The only thing I love more than the Braves in the world of sports is Vanderbilt University. You can imagine my excitement to have these two collide in the form of a first-round draft pick.
That said, I realize that fans are, with good reason, disappointed in the Braves' selection this year. With a pick that high, one would hope for a player with superstar upside, and I think it's fair to say Minor doesn't have that. However, I do think that Braves' fans, with the help of some members of the media, are undervaluing a very, very good pitcher who has a high probability of helping the big-league club in the near future. With that in mind, I'm going to offer a rundown of what the Braves are getting with their first-round pick.
Mikie Minor---those of us who've followed him at VU and earlier will always call him Mikie---is a 6'3" lefty with good, but not great, stuff. His fastball sits in the 89-91 range, topping out at around 94 mph, and his best pitch is a changeup which sits about 10 mph below the fastball. He also has a slider and a recently-added curve, but neither of those is anything special, at least not yet. His out-pitch is that changeup, which is legitimately excellent. His pickoff move is also top-notch. Mikie, out of a tiny town in rural Tennessee (Chapel Hill), is a quiet kid, but he's a good leader.
In his 3-year Vanderbilt career, Minor posted some really good numbers while averaging roughly 6 2/3 innings per start: 3.79 ERA, 1.21 WHIP, 8.97 K/9, 2.49 BB/9, and 0.74 HR/9. The main problem is that, other than strikeouts (which increased some as his velocity ticked upward), he regressed a little each year, culminating with a Junior-year line of 3.90 ERA, 1.32 WHIP, 9.27 K/9, 3.01 BB/9, and 0.81 HR/9. Those stats aren't bad by any stretch, but they aren't amazing, either, and the trend isn't a great one.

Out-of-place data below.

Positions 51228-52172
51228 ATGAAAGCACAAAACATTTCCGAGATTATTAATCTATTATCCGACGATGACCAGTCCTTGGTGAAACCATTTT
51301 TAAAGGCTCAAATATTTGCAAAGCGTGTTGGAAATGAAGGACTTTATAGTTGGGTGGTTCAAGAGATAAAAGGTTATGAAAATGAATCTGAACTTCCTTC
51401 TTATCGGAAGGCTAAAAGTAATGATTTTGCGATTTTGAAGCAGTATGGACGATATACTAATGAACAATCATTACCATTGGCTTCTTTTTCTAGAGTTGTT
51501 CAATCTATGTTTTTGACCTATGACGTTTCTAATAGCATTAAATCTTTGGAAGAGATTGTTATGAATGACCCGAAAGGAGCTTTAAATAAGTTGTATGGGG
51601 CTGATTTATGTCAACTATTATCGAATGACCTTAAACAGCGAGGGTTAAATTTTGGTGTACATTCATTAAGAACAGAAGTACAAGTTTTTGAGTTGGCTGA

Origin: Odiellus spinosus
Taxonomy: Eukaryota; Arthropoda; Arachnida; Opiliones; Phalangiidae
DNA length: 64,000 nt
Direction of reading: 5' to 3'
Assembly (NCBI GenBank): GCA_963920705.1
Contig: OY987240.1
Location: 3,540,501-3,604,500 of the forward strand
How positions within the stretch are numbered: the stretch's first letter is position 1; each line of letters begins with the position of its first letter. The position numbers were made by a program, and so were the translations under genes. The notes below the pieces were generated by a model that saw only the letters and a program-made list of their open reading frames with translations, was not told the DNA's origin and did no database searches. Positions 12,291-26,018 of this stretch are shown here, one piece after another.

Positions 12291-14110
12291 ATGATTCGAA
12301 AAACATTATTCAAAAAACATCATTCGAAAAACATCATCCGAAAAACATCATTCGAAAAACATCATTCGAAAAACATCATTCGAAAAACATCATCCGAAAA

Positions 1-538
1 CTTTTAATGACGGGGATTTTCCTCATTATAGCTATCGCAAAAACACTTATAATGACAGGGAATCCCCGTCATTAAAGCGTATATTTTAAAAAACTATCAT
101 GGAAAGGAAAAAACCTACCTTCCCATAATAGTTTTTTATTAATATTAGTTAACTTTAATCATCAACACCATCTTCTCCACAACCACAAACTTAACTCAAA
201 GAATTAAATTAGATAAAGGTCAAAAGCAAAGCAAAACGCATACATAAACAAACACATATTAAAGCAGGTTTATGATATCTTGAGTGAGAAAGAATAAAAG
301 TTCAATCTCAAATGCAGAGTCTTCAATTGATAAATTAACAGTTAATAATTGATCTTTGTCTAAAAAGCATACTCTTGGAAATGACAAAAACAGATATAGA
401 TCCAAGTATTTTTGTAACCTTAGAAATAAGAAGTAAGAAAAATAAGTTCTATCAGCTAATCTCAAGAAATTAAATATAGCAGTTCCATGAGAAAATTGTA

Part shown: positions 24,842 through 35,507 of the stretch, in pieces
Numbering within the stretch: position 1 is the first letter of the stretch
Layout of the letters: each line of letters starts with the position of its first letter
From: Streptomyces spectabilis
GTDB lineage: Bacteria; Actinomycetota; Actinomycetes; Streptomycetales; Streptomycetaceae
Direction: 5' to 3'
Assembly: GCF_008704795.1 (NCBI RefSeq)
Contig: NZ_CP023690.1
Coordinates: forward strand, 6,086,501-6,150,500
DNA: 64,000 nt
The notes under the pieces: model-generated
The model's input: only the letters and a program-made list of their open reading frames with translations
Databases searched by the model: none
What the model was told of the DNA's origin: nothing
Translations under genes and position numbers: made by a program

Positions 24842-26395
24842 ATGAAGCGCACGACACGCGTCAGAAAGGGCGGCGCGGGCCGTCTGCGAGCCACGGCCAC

As far as accolades are concerned, Minor was the SEC Freshman of the Year in 2007 (the same season in which David Price was the National Player of the Year and Vanderbilt was ranked #1 for much of the season), made the all-conference squad in each of his three years in Nashville, and was Baseball America's 2008 Summer Player of the Year after dominating in international competition as Team USA's ace. (His numbers were better than those of his teammate, Steven Strasburg, against wooden bats with the national team.)
In particular, he twice beat the Cubans---essentially the same team that won the gold medal in the 2008 Olympics---including in the championship game. If you're looking to pinpoint the main reason, other than finances, why the Braves tabbed Minor, I think that summer performance is it. [ed. note: Braves scouting director Roy Clark basically admitted as much, saying, "He was the ace of the USA Baseball national team last year that had a number of pretty good pitchers, including Mr. Strasburg."]
All in all, the Braves are getting a kid who projects as a middle-of-the-rotation arm with #2-starter upside. He's polished and, because of the likelihood that he signs quickly, should be able to pitch in the big leagues before the end of 2010, though the Braves probably won't need him that soon. On the Jeremy Sowers-David Price scale of elite Vanderbilt lefties, Minor is much closer to the Sowers side, but he profiles as a better pro because his stuff is markedly better.
He certainly wasn't a sexy pick, but I'm excited to watch Mikie develop in Atlanta's system.
[ed.: there's more draft analysis, especially on the later round picks, at this site.]